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Reason to hope for Spring Creek day care parents

Province asked to extend certification exemption for six months

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The closure of infant programs at the Spring Creek campus of the Whistler Children’s Centre may be put off, if the province agrees to waive its own certification requirements on a temporary basis.

Kari Gaudet, executive director of the Whistler Children’s Centre Society, said they had a productive meeting with parents at the day care last Thursday, with roughly 50 parents packing a room at the facility to discuss options.

She also met with West Vancouver-Garibaldi MLA Joan McIntyre, who has agreed to help the centre petition the province to allow a six month extension for its current employees. The Spring Creek campus is currently in non-compliance with provincial standards that require teachers working with kids aged three months to 36 months to have a valid Infant Toddler certificate. Few early childcare educators have their IT certification, says Gaudet, because of the costs involved, low wages, and the high burnout rate of the job.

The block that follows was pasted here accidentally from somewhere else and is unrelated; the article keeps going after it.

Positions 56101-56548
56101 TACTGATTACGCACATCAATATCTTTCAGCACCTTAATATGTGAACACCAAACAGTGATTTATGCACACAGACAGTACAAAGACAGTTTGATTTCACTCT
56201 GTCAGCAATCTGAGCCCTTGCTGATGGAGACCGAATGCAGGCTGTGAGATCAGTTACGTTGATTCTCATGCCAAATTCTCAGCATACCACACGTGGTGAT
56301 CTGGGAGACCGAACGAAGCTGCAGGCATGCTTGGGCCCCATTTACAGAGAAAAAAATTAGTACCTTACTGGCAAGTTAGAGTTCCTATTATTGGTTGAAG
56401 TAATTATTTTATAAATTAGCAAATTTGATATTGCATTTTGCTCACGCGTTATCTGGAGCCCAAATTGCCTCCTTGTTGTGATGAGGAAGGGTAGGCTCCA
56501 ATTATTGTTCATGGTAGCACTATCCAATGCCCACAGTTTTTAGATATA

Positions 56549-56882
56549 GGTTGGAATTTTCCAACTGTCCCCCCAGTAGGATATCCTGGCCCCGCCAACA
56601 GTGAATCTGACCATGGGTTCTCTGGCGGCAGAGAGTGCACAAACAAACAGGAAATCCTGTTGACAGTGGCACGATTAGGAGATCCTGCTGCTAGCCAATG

The extension would allow the centre to work with the province to look at ways to speed up the approval process for people with out-of-province Infant Toddler certifications, or speed up the certification process for workers in the industry.

“We’ve also been in contact with Minister (of State for Child Care Linda) Reid’s office as well about fast-tracking applicants through the registry, which is something that could help us with our current shortage,” said Gaudet.

Because of the shortage of workers, the Dandelions/Daisies and Sprouts/Blueberries programs at Spring Creek would have been discontinued after Nov. 28.

In addition to working with the province, the Children’s Centre has also been in discussions with Whistler-Blackcomb. Whistler-Blackcomb has agreed to let the centre recruit new workers at their annual job fair, as well as to help those workers find housing. As well, it’s possible that Whistler-Blackcomb and the Whistler Children’s Centre could share qualified employees, that Whistler-Blackcomb also requires for its own infant and toddler day care programs.

As a result of these actions, Gaudet says the future looks less bleak than it did a week ago.

“I think the families are very optimistic, but we’re all being cautious as well,” she said. “Parents are continuing to make alternative arrangements, because they have to for their own well-being.

“I also have to let the public know how great and how strong a community we do have. In this time of crisis we have families that have offered to take their children out of day care because they don’t require it as an essential service, but are using it for socialization and education. They know other people desperately need this day care and are willing to step aside, which I think is terrific.”

Approximately 26 families would be affected by the closure of Spring Creek’s infant programs, and there are already 96 families on the waitlist at the Nesters Campus of the Whistler Children’s Centre.

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